What is a Conventional Loan?
A conventional loan is a mortgage loan that's not backed by a government agency. Conventional loans are broken down into "conforming" and "non-conforming" loans. Conforming conventional loans follow lending rules set by the Federal National Mortgage Association (Fannie Mae) and the Federal Home Loan Mortgage Corporation (Freddie Mac). However, some lenders may offer some flexibility with non-conforming conventional loans.
How Does a Conventional Loan Work?
Conventional loans are originated and serviced by private mortgage lenders like banks, credit unions and other financial institutions, many of which also offer government-insured mortgage loans. In general, conventional loans don't have some of the same perks as government-insured loans, such as low credit score requirements and no down payment or mortgage insurance.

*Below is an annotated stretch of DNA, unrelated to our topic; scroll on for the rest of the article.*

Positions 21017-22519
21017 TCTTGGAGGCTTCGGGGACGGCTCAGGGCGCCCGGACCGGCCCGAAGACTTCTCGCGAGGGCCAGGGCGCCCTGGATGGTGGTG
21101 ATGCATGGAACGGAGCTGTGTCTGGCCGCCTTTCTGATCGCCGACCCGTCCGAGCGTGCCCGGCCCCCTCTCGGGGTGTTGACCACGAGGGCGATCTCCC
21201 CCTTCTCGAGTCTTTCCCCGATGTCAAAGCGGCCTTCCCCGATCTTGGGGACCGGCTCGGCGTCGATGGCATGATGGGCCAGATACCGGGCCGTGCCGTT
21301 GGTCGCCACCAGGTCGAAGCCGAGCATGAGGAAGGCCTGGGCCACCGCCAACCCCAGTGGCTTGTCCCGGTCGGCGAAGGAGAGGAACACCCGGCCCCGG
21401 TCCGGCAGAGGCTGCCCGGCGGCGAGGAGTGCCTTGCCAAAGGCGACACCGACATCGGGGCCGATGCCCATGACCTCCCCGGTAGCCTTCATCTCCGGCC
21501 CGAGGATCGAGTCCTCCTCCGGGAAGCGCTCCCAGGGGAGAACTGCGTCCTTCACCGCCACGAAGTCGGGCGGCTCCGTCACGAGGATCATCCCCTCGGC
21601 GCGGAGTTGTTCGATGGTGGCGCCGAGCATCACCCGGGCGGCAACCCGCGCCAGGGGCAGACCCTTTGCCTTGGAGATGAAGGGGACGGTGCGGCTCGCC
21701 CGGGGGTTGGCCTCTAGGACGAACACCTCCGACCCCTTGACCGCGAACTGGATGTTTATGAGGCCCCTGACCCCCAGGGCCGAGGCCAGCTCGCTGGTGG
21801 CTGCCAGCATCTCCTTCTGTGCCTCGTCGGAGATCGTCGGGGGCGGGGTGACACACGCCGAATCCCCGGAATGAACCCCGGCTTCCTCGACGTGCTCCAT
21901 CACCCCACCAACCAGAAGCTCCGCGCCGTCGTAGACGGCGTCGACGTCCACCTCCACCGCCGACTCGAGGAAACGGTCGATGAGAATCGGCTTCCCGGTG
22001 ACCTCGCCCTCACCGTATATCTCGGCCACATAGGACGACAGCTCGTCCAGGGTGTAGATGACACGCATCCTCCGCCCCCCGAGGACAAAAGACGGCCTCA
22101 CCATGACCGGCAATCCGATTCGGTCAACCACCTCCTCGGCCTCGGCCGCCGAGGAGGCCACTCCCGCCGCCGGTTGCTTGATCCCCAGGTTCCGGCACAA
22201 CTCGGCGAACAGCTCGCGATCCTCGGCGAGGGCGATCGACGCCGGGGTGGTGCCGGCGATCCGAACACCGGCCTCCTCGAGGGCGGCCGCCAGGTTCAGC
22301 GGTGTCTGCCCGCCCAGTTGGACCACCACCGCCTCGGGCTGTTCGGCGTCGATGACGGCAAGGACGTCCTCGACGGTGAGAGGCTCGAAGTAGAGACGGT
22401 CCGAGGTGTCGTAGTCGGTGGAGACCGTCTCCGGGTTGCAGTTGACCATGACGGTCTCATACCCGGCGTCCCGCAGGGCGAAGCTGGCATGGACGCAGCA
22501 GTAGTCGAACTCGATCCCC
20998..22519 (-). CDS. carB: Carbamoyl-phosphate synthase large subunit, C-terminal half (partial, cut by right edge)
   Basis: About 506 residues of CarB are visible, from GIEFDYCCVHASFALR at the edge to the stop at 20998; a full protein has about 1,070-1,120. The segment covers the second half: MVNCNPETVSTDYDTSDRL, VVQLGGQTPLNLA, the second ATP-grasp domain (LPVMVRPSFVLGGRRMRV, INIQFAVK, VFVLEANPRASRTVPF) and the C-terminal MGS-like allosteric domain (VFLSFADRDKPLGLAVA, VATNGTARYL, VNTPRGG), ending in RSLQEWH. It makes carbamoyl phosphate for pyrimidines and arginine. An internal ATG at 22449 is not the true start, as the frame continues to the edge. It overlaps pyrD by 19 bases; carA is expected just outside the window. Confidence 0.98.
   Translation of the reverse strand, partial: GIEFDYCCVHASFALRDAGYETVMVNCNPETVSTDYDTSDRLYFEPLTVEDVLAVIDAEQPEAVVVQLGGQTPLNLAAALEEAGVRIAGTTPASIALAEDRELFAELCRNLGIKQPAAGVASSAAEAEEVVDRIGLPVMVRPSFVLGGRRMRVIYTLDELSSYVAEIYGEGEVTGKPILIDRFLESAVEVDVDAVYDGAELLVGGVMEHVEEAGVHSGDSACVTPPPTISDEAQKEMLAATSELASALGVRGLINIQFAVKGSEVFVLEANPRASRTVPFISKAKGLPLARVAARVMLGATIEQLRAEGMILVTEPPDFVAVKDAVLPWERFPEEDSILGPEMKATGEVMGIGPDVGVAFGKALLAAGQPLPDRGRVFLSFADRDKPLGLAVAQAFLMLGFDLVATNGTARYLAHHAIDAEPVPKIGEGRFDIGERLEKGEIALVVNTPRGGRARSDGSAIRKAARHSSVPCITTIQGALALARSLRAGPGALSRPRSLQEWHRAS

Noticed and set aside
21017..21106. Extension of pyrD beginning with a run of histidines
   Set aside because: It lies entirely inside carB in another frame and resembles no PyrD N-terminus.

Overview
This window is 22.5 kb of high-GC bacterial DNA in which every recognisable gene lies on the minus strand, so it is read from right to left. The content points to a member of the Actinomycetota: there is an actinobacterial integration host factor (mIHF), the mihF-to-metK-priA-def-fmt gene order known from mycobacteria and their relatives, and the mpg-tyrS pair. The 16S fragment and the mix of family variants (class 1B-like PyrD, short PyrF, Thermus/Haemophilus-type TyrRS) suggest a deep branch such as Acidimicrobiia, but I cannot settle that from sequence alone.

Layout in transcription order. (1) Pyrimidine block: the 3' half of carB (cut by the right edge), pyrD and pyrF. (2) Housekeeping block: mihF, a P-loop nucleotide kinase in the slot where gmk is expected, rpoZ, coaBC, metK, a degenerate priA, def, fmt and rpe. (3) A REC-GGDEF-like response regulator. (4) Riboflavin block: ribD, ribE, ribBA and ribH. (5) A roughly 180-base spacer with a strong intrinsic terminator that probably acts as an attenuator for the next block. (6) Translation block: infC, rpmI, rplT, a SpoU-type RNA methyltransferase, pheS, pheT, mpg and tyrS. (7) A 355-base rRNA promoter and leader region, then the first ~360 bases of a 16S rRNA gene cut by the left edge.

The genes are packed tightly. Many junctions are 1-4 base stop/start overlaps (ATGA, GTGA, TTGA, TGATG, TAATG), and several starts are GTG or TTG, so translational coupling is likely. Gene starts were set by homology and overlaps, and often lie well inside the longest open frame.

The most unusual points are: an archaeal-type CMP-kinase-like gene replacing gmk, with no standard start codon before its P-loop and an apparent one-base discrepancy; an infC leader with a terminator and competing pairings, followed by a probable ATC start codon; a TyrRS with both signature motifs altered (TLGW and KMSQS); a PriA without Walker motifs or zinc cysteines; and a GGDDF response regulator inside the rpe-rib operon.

It's possible to get approved for a conforming conventional loan with a credit score as low as 620, although some lenders may look for a score of 660 or better. Even if you can qualify for a conventional loan, though, your interest rate will largely depend on your credit score and overall credit history. The better your credit is, the less you'll pay in interest over the life of the loan.
You can find conventional mortgage loans with a down payment requirement as low as 3%, and some lenders have special programs that offer up to 100% financing. However, if you don't put down 20% or more, the lender typically requires you to pay private mortgage insurance, which can cost between 0.3% and 1.5% of your loan amount annually. Conventional loans typically run for 30 years, but it's possible to qualify for a 15- or 20-year conventional mortgage loan.